“To buy or not to buy, that is the question.” — The Millennial Generation, born 1981 to 1996.
With apologies to William Shakespeare, the attitude and behavior of millennials is reshaping the economic and political landscape. Take household formation, for example, which is when traditional married couples, domestic partners, or groups of friends pool resources and build or buy a home. Household formation accelerated in 2015 after eight years of stagnation, fueling growth in the housing sector — a key component of economic health in the United States.
Wells Fargo Investment Institute stated in a recent report that this uptrend continues because of improving labor markets, millennials leaving the nest for the rental market, and the eventual desire to become first-time homebuyers. Annual household growth increased by 1.7 million units in 2015, according to the U.S. Census Bureau. This more than doubled the 700,000 unit increases in 2013 and 2014. In fact, the last time household formation was higher was 2005.
Millennials want mobility, flexibility and a clear understanding of their financial commitment. The 2008 credit crisis may have had an impact on their opinion of excessive debt and leverage, especially if relatives, parents or loved ones suffered through foreclosures, short sales and repossessions.
Sign Up and Save
Get six months of free digital access to The Idaho Statesman
Pay increases are a catalyst for the millennial home-buying decision as well. High-income buyers may skip an entry-level home and go right for the “move up” home. This includes new construction, and it helps the overall economy. Higher incomes and professional advancement give this demographic a sense they are doing well financially and can afford responsible ownership, which includes mortgage debt service, timely payments and regular maintenance. Borrowing costs remain low by historical standards.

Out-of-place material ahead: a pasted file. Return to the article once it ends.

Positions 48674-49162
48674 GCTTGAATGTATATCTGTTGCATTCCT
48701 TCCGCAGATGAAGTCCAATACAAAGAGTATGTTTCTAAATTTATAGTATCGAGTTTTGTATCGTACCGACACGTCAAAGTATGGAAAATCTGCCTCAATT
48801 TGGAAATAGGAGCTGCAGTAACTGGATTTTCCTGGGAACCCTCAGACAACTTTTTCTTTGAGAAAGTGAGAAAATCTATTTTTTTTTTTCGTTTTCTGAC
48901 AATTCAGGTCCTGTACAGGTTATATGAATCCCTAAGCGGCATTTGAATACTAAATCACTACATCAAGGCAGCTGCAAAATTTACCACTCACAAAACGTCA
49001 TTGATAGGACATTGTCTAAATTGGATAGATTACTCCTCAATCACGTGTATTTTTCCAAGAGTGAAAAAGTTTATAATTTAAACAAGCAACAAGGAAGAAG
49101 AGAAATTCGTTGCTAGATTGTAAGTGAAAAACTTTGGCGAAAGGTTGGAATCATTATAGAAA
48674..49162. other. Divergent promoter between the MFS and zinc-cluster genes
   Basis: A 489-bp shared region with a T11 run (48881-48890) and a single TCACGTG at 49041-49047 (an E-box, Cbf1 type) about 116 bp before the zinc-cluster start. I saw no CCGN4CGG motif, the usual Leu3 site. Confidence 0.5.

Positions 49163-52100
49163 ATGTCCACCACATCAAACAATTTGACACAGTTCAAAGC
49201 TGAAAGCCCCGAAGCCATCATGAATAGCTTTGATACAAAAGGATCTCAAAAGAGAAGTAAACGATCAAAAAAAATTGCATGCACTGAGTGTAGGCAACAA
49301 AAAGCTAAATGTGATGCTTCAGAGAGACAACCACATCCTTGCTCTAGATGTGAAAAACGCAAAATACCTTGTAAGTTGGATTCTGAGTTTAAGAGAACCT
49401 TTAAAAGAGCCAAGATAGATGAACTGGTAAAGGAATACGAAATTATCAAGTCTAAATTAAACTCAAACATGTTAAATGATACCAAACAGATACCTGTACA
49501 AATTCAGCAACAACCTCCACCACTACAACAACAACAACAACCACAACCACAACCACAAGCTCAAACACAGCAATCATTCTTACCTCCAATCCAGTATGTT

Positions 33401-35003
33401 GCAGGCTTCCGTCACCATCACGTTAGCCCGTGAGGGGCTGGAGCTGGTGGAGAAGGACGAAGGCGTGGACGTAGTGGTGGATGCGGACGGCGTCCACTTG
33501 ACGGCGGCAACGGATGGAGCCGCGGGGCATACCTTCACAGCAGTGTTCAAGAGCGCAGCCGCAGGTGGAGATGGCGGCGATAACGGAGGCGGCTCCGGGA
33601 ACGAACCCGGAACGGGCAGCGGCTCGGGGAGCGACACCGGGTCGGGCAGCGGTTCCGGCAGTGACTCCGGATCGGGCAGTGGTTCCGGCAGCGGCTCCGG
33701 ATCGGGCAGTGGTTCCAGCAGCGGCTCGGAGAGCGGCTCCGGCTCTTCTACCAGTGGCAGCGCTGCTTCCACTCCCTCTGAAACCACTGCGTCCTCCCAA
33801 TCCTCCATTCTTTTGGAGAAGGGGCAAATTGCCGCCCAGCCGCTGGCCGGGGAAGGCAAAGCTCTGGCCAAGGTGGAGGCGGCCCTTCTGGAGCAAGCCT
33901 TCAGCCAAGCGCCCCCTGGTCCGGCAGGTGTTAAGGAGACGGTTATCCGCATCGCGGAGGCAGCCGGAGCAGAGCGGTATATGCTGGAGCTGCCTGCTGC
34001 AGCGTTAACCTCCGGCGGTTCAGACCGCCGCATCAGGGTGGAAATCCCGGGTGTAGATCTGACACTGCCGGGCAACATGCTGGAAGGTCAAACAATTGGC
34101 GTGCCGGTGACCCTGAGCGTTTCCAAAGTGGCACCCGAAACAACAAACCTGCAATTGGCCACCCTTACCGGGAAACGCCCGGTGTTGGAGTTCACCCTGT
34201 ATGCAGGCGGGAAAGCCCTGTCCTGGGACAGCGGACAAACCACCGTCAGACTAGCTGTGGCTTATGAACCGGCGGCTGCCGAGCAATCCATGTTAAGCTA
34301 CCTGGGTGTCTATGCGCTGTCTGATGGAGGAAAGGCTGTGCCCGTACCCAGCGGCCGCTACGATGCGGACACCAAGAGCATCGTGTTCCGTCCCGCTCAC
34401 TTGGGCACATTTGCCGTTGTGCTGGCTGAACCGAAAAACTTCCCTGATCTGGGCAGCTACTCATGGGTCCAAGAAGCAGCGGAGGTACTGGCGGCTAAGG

A widening affordability gap could discourage household formation if housing prices outpace wage gains. Limited access to credit is another deterrent. Rising rent consumes more savings that could be set aside for a down payment. Some surveys suggest that buying is more affordable than renting in almost every major U.S. market, assuming that career demands don’t force an unexpected move.
My three adult children are millennials, and this group is quite unique in its view of the world, more so than Generations X and Y. Their decisions about relationships, money and traditional values like homeownership may surprise you. Don’t underestimate their power and influence over the economy in the decades ahead.
Mark Daly is managing director and investment officer at Daly & Vachek Investment Consulting Group of Wells Fargo Advisors. (208) 333-1433. This column appears in the April 20-May 17, 2016, edition of the Idaho Statesman’s Business Insider magazine as part of a special section on residential real estate.